Secondly, Ukrainians mostly do not trust the legal system, do not seek advice from specialists, but look for ways to solve legal problems by circumventing the laws. At first, they try to solve the legal problem on their own, and when the situation has reached a dead end, they involve specialists to deal with the consequences of unsuccessful attempts. This is confirmed by numerous polls. Thus, according to the sociological research of legal needs and problems in Ukrainian communities, conducted by the Kyiv International Institute of Sociology and the expert group for the International Renaissance Foundation in 2018, in solving legal problems, Ukrainians first of all turn to their relatives, friends and acquaintances (37%), and only then seek answers to their questions from professional lawyers.

“For the integral democratic development of Ukrainian communities, access to justice for the entire population is extremely important. The state has taken a big step forward by implementing Free Legal Aid throughout Ukraine, but there was not enough information on how to use it and what issues to contact. There was a need for the development of a movement that would become a reliable primary source of relevant information for community residents and expand their legal opportunities,” emphasized Anna Ilashchuk, Head of the Association of the Community Advisers of Ukraine.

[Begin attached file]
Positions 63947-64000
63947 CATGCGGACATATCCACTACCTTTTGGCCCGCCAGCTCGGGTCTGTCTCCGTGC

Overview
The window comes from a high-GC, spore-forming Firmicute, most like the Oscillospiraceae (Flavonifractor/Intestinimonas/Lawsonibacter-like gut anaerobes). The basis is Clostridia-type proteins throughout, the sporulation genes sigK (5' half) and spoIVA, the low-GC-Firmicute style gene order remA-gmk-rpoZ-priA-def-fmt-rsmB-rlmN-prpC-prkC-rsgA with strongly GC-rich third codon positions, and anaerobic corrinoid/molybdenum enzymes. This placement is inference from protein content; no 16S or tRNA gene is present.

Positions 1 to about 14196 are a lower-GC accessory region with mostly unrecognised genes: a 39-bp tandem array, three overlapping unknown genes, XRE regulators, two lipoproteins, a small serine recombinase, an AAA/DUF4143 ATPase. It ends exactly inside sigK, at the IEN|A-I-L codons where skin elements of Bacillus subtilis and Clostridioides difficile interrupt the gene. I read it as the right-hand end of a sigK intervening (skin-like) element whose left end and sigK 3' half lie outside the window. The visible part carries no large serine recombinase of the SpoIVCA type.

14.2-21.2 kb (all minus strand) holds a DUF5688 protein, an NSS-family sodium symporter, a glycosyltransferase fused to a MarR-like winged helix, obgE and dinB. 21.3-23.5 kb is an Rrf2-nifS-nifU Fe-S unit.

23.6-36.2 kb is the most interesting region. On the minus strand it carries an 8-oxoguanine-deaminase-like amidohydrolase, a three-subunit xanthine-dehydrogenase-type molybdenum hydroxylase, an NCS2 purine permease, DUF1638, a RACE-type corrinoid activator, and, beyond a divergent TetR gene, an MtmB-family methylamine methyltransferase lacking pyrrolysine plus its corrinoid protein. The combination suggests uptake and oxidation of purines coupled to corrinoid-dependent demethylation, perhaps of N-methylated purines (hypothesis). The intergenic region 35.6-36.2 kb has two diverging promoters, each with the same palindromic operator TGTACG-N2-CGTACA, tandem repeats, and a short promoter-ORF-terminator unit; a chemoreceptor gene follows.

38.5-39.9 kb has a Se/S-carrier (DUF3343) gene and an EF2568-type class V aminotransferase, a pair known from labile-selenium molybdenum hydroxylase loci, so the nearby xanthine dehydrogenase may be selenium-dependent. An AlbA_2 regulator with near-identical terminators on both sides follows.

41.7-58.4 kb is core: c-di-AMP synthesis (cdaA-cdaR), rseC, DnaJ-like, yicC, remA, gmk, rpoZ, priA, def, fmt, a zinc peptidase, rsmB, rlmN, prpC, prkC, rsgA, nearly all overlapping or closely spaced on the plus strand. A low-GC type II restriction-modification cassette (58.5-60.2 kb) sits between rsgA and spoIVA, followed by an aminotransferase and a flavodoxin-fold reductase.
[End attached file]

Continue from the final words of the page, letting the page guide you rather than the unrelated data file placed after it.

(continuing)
With this in mind, non-governmental organizations have initiated the development of the Paralegalses movement – active citizens who are ready to provide first legal aid in Ukrainian communities.

The first discussions regarding the implementation of the idea began in 2016 among experts at the initiative of the International Renaissance Foundation.

This is how Olga Galchenko, coordinator of the “Human Rights and Justice” program of the International Renaissance Foundation, who was at the origin of the development of the Paralegalses movement in Ukraine, tells about it: